Filing 9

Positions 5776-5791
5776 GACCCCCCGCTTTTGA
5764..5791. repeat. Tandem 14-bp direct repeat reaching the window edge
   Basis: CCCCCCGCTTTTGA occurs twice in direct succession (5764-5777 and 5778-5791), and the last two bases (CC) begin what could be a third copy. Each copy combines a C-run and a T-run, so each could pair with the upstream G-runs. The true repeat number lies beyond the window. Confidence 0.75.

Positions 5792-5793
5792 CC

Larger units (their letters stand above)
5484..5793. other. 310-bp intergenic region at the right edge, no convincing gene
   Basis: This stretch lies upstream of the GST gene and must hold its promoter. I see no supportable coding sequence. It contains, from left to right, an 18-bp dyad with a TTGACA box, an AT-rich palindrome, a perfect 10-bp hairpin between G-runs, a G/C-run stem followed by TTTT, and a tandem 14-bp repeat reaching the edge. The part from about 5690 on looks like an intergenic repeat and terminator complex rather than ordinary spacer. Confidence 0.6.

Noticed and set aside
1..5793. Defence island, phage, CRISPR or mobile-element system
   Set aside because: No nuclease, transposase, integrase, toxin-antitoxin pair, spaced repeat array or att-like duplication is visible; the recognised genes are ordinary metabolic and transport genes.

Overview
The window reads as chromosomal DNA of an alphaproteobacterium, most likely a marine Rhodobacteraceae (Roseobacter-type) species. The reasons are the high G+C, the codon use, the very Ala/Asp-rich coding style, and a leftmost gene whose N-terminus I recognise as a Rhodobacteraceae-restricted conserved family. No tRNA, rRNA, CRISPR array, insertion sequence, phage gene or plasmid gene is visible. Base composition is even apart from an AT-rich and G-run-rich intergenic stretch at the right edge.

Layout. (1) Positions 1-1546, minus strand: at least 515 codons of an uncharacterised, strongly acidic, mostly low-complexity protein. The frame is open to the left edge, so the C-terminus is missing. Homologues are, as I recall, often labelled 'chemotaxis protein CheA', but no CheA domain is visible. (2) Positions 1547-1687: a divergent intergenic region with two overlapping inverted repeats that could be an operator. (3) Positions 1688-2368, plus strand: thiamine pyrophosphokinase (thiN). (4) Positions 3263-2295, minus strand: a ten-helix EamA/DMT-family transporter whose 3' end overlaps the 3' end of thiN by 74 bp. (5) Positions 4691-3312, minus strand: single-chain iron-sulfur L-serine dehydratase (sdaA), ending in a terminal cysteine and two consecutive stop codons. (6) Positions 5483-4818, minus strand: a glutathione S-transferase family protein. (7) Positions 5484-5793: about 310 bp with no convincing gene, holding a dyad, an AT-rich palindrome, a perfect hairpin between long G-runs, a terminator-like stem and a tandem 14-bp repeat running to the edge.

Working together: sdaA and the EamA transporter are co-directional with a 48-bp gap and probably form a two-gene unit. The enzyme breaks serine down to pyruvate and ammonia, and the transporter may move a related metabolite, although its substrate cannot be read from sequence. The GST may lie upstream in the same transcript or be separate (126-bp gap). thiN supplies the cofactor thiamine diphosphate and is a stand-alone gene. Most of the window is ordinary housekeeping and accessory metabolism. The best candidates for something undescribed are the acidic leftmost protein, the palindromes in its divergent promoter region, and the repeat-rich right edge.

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IN THE UNITED STATES DISTRICT COURT FOR THE EASTERN DISTRICT OF PENNSYLVANIA BRANDON L. FAKE : : : : : v. CITY OF PHILADELPHIA, et al. CIVIL ACTION NO. 16-3893 MEMORANDUM PAPPERT, J. DECEMBER 21, 2016 Currently before the Court is plaintiff Brandon L. Fake’s second amended complaint based on an alleged conspiracy in the Philadelphia Court of Common Pleas associated with contentious divorce, support and custody proceedings between plaintiff and his ex-wife that began in 2004. For the following reasons, the Court will dismiss the second amended complaint. I. FACTS AND PROCEDURAL HISTORY Plaintiff’s initial complaint named forty-four defendants and primarily alleged that those defendants conspired to manipulate domestic relations proceedings in Philadelphia in favor of plaintiff’s ex-wife, Dianne Fake née Clark, based on Ms. Fake’s ties to Under Secretary of the Army Patrick Murphy and his family. Plaintiff also alleged that due to Dianne Fake’s relationship with the Murphy family, she and her daughter Corinna Fake were treated leniently by the criminal justice system after having been charged with certain crimes. The complaint also indicated that certain municipal defendants failed to protect plaintiff’s minor children. The Court construed the complaint as raising constitutional claims under 42 U.S.C. § 1983 and various criminal statutes. After granting plaintiff leave to proceed in forma pauperis, the Court dismissed the complaint in part as frivolous and in part for failure to state a claim. Among other things, the 1 Court concluded that: (1) most of plaintiff’s claims related to the domestic relations proceedings were time-barred; (2) plaintiff’s claims based on events that occurred in the course of the domestic relations proceedings were premised on conclusory allegations; and (3) absolute immunity precluded plaintiff’s claims against state judges who presided over his case. Plaintiff was given leave to file an amended complaint. Plaintiff filed an amended complaint against twenty-eight defendants, many of whom are judges or special masters who presided over the domestic relations proceedings in Philadelphia. As with the initial complaint, the amended complaint primarily alleged that Dianne Fake used her close relationship with Under Secretary Murphy and his family to rig the court against plaintiff. In support of his conspiracy claims, plaintiff noted that the Murphy family was close with the Clark family, that members of the Murphy family held influential positions in local and state government, and that Under Secretary Murphy was friendly with judges who at times presided over plaintiff’s case. The amended complaint added that the Philadelphia Police Department and the Philadelphia Department of Human Services were similarly biased against plaintiff because those entities failed to adequately address his concern that his daughters were being abused by their mother. Plaintiff indicated that he sought to bring claims pursuant to 42 U.S.C. § 1983, 42 U.S.C. § 1985(3), and 18 U.S.C. § 242. The Court dismissed the amended complaint with an October 17, 2016 Order and accompanying Memorandum. With regard to plaintiff’s § 1983 claims, the Court concluded, among other things, that plaintiff failed to plead a sufficient factual basis for a plausible conspiracy claim, and that his timely claims against the judges and special masters who presided over his case were barred by judicial immunity. The Court gave plaintiff leave to file a second amended complaint as to those timely claims that were not dismissed with prejudice. 2 In his second amended complaint, plaintiff sued the City of Philadelphia, Dianne Fake, Under Secretary Murphy, and four judges who served on the Philadelphia Court of Common Pleas—Judge Kevin M. Dougherty, Judge Margaret T. Murphy, Judge Joel S. Johnson, and Judge Holly J. Ford— during the time period relevant to his claims. The second amended complaint raises claims pursuant to 42 U.S.C. § 1983 based on an alleged “criminal conspiracy to deprive Plaintiff of his 4th, 5th, and 14th Amendment rights” in connection with the ongoing proceedings in state court. (Sec. Am. Compl. at 2.) The second amended complaint supports plaintiff’s conspiracy claim with the following allegations: The motive for the [Philadelphia] Court to engage in such corrupt and criminal action is based on the close personal and professional relationships of Dianne J. Fake, Patrick J. Murphy, Margaret T. Murphy, Kevin M. Dougherty, Jack Murphy, Marge Murphy, Mary Clark and John Clark who have conspired to perpetrate this unconscionable scheme to railroad the Plaintiff, as detailed in this complaint. The factual evidence to support this claim is provided in the docket history of support case 04-07331, custody case OC0601812 and felony case CP51CR00128162013 in the Philadelphia Court of Common Pleas. Phone and email records between these parties will provide evidence that these parties have conspired to violate the United States Constitution and have financially benefitted from the establishment of fraudulent child support orders whereby defrauding the United States Government by collecting Title IV D funds in a case where Fraud upon the Court has taken place.[1] The ability to enact these atrocities has been done by and through the influence that the Murphy family has within the highest levels of the Court administration with the positions held by their closest friends and relatives. (Sec. Am. Compl. at 2.) In their current form, plaintiff’s claims as they relate to the support and custody cases appear to be premised on the issuance of child support orders that he believes are erroneous 1 Title IV-D of the Social Security Act provides federal aid to states that comply with the requirements of the federal scheme, which includes an obligation to enforce child support orders by collecting on overdue child support payments. See Blessing v. Freestone, 520 U.S. 329, 333 (1997). 3 because they overinflate his income, as well as his dissatisfaction with how the support proceeding has been handled by the judges and special masters who presided over it. Plaintiff alleges that the judges who he sued (“judicial defendants”) violated his constitutional rights by issuing a recent support order, enforcing that order by freezing his assets and seizing funds from him, and refusing to act promptly on motions or other filings that plaintiff submitted to the court.2 Plaintiff was also held in contempt and incarcerated in connection with the support proceeding. The second amended complaint implies that by collecting on a support order that exaggerated plaintiff’s child support obligations, the judicial defendants defrauded the federal government to the extent their court received social security funds related to those collection efforts. Plaintiff adds that Judge Dougherty—who served as Administrative Judge from 2004 through 2015—and Judge Murphy—who served as Supervising Judge between 2004 and 2015, before she became Administrative Judge—violated his rights because they failed to take action despite having been notified “that civil rights violations were taking place.” (Sec. Am. Compl. at 3, ¶ 2 & 5, ¶ 3.) Plaintiff also attempts to garner support for his conspiracy claim from his ex-wife’s criminal prosecution, which was ultimately nolle prossed. See Commonwealth v. Fake, Docket 2 Plaintiff unsuccessfully challenged a recent support order in the Philadelphia Court of Common Pleas and subsequently filed an appeal with the Pennsylvania Superior Court. Shortly after plaintiff filed his amended complaint in this case, the Superior Court affirmed the child support order after finding that plaintiff waived his issues on appeal by failing to provide record support for his contentions. See Fake v. Fake, No. 2192 EDA 2015, 2016 WL 5900203, at *4 (Pa. Super. Ct. Sept. 1, 2016) (“Father waived all of the issues presented in his brief for failure to preserve them in his Rule 1925(b) statement and, further, for filing a facially and fatally defective brief devoid of legal authority and reference to the record.”). As in this case, plaintiff contended that the Philadelphia Court of Common Pleas’ rulings discriminated against him and violated his constitutional rights. 4 No. CP-51-CR-0012816-2013 (Phila. Ct. Common Pleas). Judge Dougherty presided over the case when it was in Municipal Court and held the charges for trial after a preliminary hearing. See Commonwealth v. Fake, Docket No. MC-51-CR-0037201-2013 (Phila. Municipal Ct.). As part of the alleged conspiracy, plaintiff contends that Judge Dougherty “illegally” listed Ms. Fake’s name on her criminal docket as Dianne N. Fake, rather than Dianne J. Fake, and listed her incorrect birth date on the docket.3 (Sec. Am. Compl. at 3, ¶ 2.a.) Plaintiff adds that Judge Dougherty signed an order to freeze assets in the criminal case, which plaintiff contends violates his rights and was intended to clear Ms. Fake of the criminal charges.4 Plaintiff alleges that the unconstitutional manner in which the domestic and criminal matters were handled by judges on the Philadelphia Court of Common Pleas has caused him mental distress and other damages. Accordingly, he seeks damages in excess of three million dollars. II. STANDARD OF REVIEW As plaintiff is proceeding in forma pauperis, 28 U.S.C. § 1915(e)(2)(B)(ii) applies, which requires the Court to dismiss the second amended complaint if it fails to state a claim. To survive dismissal, “a complaint must contain sufficient factual matter, accepted as true, to state a claim to relief that is plausible on its face.” Ashcroft v. Iqbal, 556 U.S. 662, 678 (2009) (quotations omitted). The plausibility standard requires more than a “sheer possibility that a defendant has acted unlawfully,” and is not satisfied by “[t]hreadbare recitals of the elements of a cause of action, supported by mere conclusory statements.” Id. Additionally, the Court may 3 Plaintiff also challenges some of the orders issued in the support case on the basis that they reflected an incorrect middle initial for Ms. Fake. 4 The date on which Judge Dougherty signed the order, September 25, 2013, is the same date that Ms. Fake posted bail in her criminal case. See Commonwealth v. Fake, Docket No. MC-51-CR0037201-2013 (Phila. Municipal Ct.). 5 dismiss claims based on an affirmative defense if the affirmative defense is obvious from the face of the complaint. See Ball v. Famiglio, 726 F.3d 448, 459 (3d Cir. 2013), abrogated on other grounds, Coleman v. Tollefson, 135 S. Ct. 1759 (2015). As plaintiff is proceeding pro se, the Court construes his allegations liberally. Higgs v. Att’y Gen., 655 F.3d 333, 339 (3d Cir. 2011). III. DISCUSSION A. Plaintiff has Failed to State a Conspiracy Claim Plaintiff has again failed to state a plausible basis for a conspiracy claim. “[T]o properly plead an unconstitutional conspiracy, a plaintiff must assert facts from which a conspiratorial agreement can be inferred.” Great Western Mining & Mineral Co. v. Fox Rothschild LLP, 615 F.3d 159, 178 (3d Cir. 2010). “[A] bare assertion of conspiracy will not suffice.” Bell Atl. Corp. v. Twombly, 550 U.S. 544, 556 (2007). Accordingly, to state a claim for a judicial conspiracy, a complaint should allege facts concerning “the approximate time when the [conspiratorial] agreement was made, the specific parties to the agreement (i.e., which judges), the period of the conspiracy, [and] the object of the conspiracy.” Great Western, 615 F.3d at 179. “‘A conspiracy cannot be found from allegations of judicial error, ex parte communications (the manner of occurrence and substance of which are not alleged) or adverse rulings absent specific facts demonstrating an agreement to commit the alleged improper actions.’” Capogrosso v. The Supreme Ct. of N.J., 588 F.3d 180, 185 (3d Cir. 2009) (per curiam) (quoting Crabtree v. Muchmore, 904 F.2d 1475, 1480-81 (10th Cir. 1990)). Plaintiff has again failed to plead sufficient factual matter to support his conspiracy claim. It is apparent from the second amended complaint that plaintiff’s conspiracy claim is based on: (1) allegations that Under Secretary Murphy is close with Dianne Fake and has friends and family 6 members who are judges on the Philadelphia Court of Common Pleas; (2) the fact that several judges, including judges who are related to or friends with Under Secretary Murphy, issued orders or rulings in plaintiff’s case that he believes are improper and/or incorrect; (3) a suggestion that the defendants have financially benefited from enforcing the child support orders issued against plaintiff based solely on the operation of a federal statutory scheme; (4) the fact that criminal charges against Ms. Fake were ultimately nolle prossed; and (5) conclusory allegations that Under Secretary Murphy, Dianne Fake, and the judges presiding over plaintiff’s case conspired to violate his rights, obstruct justice, and discriminate or retaliate against plaintiff. Leaving aside the conclusory allegations, as the Court is required to do, it is apparent that there is no substance to plaintiff’s conspiracy claim. It is not plausible to infer that the state court is rigged against plaintiff simply because his ex-wife has prevailed against him and also happens to be close friends with someone who has ties to state judges.5 Furthermore, to the extent plaintiff is imparting a financial motive to the judges who either issued rulings in his support case or who enforced orders in that case, he does not elaborate on how the judges benefitted in a manner that would reveal a basis for his conspiracy claim. Plaintiff has twice been given an opportunity to amend his complaint in the event he could support his conspiracy claim with sufficient facts to move forward. Despite serious allegations of wrongdoing, he has not been able to describe much of anything beyond his losses in state court and the fact that Under Secretary Murphy has familial or professional ties to judges In regard to Ms. Fake’s criminal case, the public docket reflects that Judge Dougherty presided over the case in Philadelphia Municipal Court and held the charges for court after a preliminary hearing. Commonwealth v. Fake, Docket No. MC-51-CR-0037201-2013 (Phila. Municipal Ct.). It does not appear that Judge Dougherty—or any of the other judicial defendants—presided over the criminal case while it proceeded in the Philadelphia Court of Common Pleas. Commonwealth v. Fake, Docket No. CP-51-0012816-2013 (Phila. Ct. Common Pleas). In any event, the simple fact that the case was nolle prossed does not support the sweeping conspiracy alleged in the second amended complaint. 5 7 who ruled in favor of Ms. Fake. Indeed, there are no factual allegations in the second amended complaint that Patrick Murphy said anything specific to the judicial defendants to influence their rulings, or took a particular action that caused those judges to rule against plaintiff in the support action. In sum, plaintiff’s allegations of unilateral judicial action supported only by generalized allegations regarding Under Secretary Murphy’s potential to influence certain judges, as well as unsupported conclusions of wrongdoing, do not provide a basis upon which to allow plaintiff’s conspiracy claim to proceed. See Mikhail v. Kahn, 991 F. Supp. 2d 596, 645-48 (E.D. Pa. 2014) (rejecting judicial conspiracy claim premised on plaintiff’s repeated losses in state court when plaintiff failed to allege conduct by non-judicial actors), aff'd, 572 F. App’x 68 (3d Cir. 2014) (per curiam). As plaintiff has failed to sufficiently plead a conspiracy, he has also failed to establish that Dianne Fake could be considered a state actor subject to liability under § 1983. See Mikhail, 572 F. App’x at 71-72; see also Dennis v. Sparks, 449 U.S. 24, 28 (1980) (“[M]erely resorting to the courts and being on the winning side of a lawsuit does not make a party a co-conspirator or a joint actor with the judge.”). Plaintiff’s failure to allege a plausible basis for a conspiracy is also fatal to his claims against Under Secretary Murphy, because those claims are premised entirely on plaintiff’s unsupported allegations that Under Secretary Murphy conspired with judges to rig the court against him. B. Plaintiff has not Stated a Basis for a Claim Against the City of Philadelphia Plaintiff has failed to state a § 1983 claim against the City of Philadelphia. Those claims are premised on plaintiff’s allegations that the Mayor and Philadelphia District Attorney’s Office failed to address the alleged corruption in the Philadelphia Court of Common Pleas, as well as 8 “public knowledge that deep rooted corruption is rampant in the City of Philadelphia.” (Sec. Am. Compl. at 3.) However, the Philadelphia Court of Common Pleas, as part of Pennsylvania’s Unified Judicial System, is a state agency controlled by the Pennsylvania Supreme Court, rather than the City of Philadelphia. See Benn v. First Judicial Dist. of Pa., 426 F.3d 233, 235 n.1 & 240 (3d Cir. 2005). Accordingly, there is no basis for plaintiff’s claims against the City. See Collura v. Ford, 637 F. App’x 673, 675 (3d Cir. 2016) (per curiam) (“Because the City cannot be held liable for the alleged actions of Commonwealth employees, the District Court correctly dismissed Collura’s claims as to the City.”). Furthermore, plaintiff has already been informed that a failure to investigate does not equate to a constitutional claim under § 1983. See Fake v. Phila. Ct. of Common Pleas, No. CV 16-3893, 2016 WL 4039654, at *3 (E.D. Pa. July 27, 2016). C. The Judicial Defendants are Entitled to Judicial Immunity To the extent plaintiff raises claims against the judicial defendants apart from the conspiracy claim, the judicial defendants are entitled to immunity. Judges are absolutely immune from liability for damages under § 1983 for acts taken in their judicial capacity unless they acted in the clear absence of all jurisdiction.6 See Stump v. Sparkman, 435 U.S. 349, 356-57 (1978). “An act is judicial in nature if ‘it is a function normally performed by a judge’ and the parties ‘dealt with the judge in his [or her] judicial capacity.’” Perez v. Gamez, 618 F. App'x 157, 160 (3d Cir. 2015) (quoting Stump, 435 U.S. at 362). “Immunity will not be forfeited because [the] judge . . . 6 Pennsylvania courts generally have jurisdiction over domestic relations proceedings, including support and child custody matters. See 23 Pa. Cons. Stat. § 3104. Plaintiff has not alleged a sufficient factual basis to plausibly establish that any of the judges acted in the clear absence of all jurisdiction so as to vitiate judicial immunity here. See Figueroa v. Blackburn, 208 F.3d 435, 443–44 (3d Cir. 2000) (“Generally, . . . where a court has some subject matter jurisdiction, there is sufficient jurisdiction for immunity purposes.” (internal quotations omitted)). 9 committed grave procedural errors, or because [he or she] . . . conducted a proceeding in an informal and ex parte manner.” Gallas v. Supreme Ct. of Pa., 211 F.3d 760, 769 (3d Cir. 2000) (internal quotations and citations omitted). Nor do the judge’s subjective motivations, even if corrupt, deprive him or her of absolute immunity for judicial acts. Id. (“[O]ur analysis must focus on the general nature of the challenged action, without inquiry into such ‘specifics’ as the judge’s motive or the correctness of his or her decision.” (citing Mireles v. Waco, 502 U.S. 9, 13 (1991)). Here, the majority of plaintiff’s claims against the judicial defendants are based on how they ruled in the support action, how they handled plaintiff’s filings or scheduling matters in the support action, and their signing of orders, including enforcement orders, in the support action. Those are all judicial acts protected by absolute judicial immunity. See Addlespurger v. Corbett, 461 F. App’x 82, 85 (3d Cir. 2012) (per curiam) (“The order of a judge entered against Addlespurger in the Family Division proceedings may not serve as a basis for a civil action for damages.”); Stankowski v. Farley, 251 F. App’x 743, 746 (3d Cir. 2007) (per curiam) (judicial immunity applied to allegations that judge “imposed an illegal sentence, failed to address [plaintiff’s] motions, failed to state the plea agreement in open court, and failed to announce [plaintiff’s] sentence in open court”); Figueroa v. Blackburn, 208 F.3d 435, 443-44 (3d Cir. 2000) (granting judicial immunity to judge who held plaintiff in contempt and immediately jailed him despite court rules to the contrary and despite directive obligating the judge to transfer the case). Judge Dougherty is likewise entitled to judicial immunity for issuing orders while he was presiding over Ms. Fake’s criminal case, even if those orders incorrectly identified Ms. Fake’s middle initial and birth date. Furthermore, the fact that Judge Dougherty and Judge Murphy at 10 times held the titles of Administrative Judge and Supervising Judge does not deprive them of absolute judicial immunity for judicial acts such as signing orders, scheduling or canceling hearings, or failing to intervene to prevent alleged constitutional violations in plaintiff’s support case.7 See Andrews v. Hans-Greco, 641 F. App’x 176, 180 (3d Cir. 2016) (administrative judge’s denial of petition for fees was judicial act even though the “determination took place outside of the court’s docket, without a hearing, and potentially without the possibility of appeal”); Gallas, 211 F.3d at 771-72 (administrative judge of family court division was entitled to absolute judicial immunity from claims based on her decision to release a court order to the news media); Watkins v. Blocker, No. CIV.A. 06-3775, 2007 WL 789425, at *5 (E.D. Pa. Mar. 14, 2007) (“Supervisory decisions regarding how courts function are adjudicative.”). IV. CONCLUSION For the foregoing reasons, the Court will dismiss the second amended complaint. Despite having given plaintiff two opportunities to amend his claims, he has not been able to provide factual support for the vast judicial conspiracy alleged in his pleadings. Having reviewed all of the pleadings in this case, the Court concludes that further attempts at amendment would be futile. An appropriate order follows. /s/ Gerald J. Pappert 7 The judicial defendants are also entitled to immunity from any claims for injunctive relief. See Azubuko v. Royal, 443 F.3d 302, 304 (3d Cir. 2006) (per curiam). 11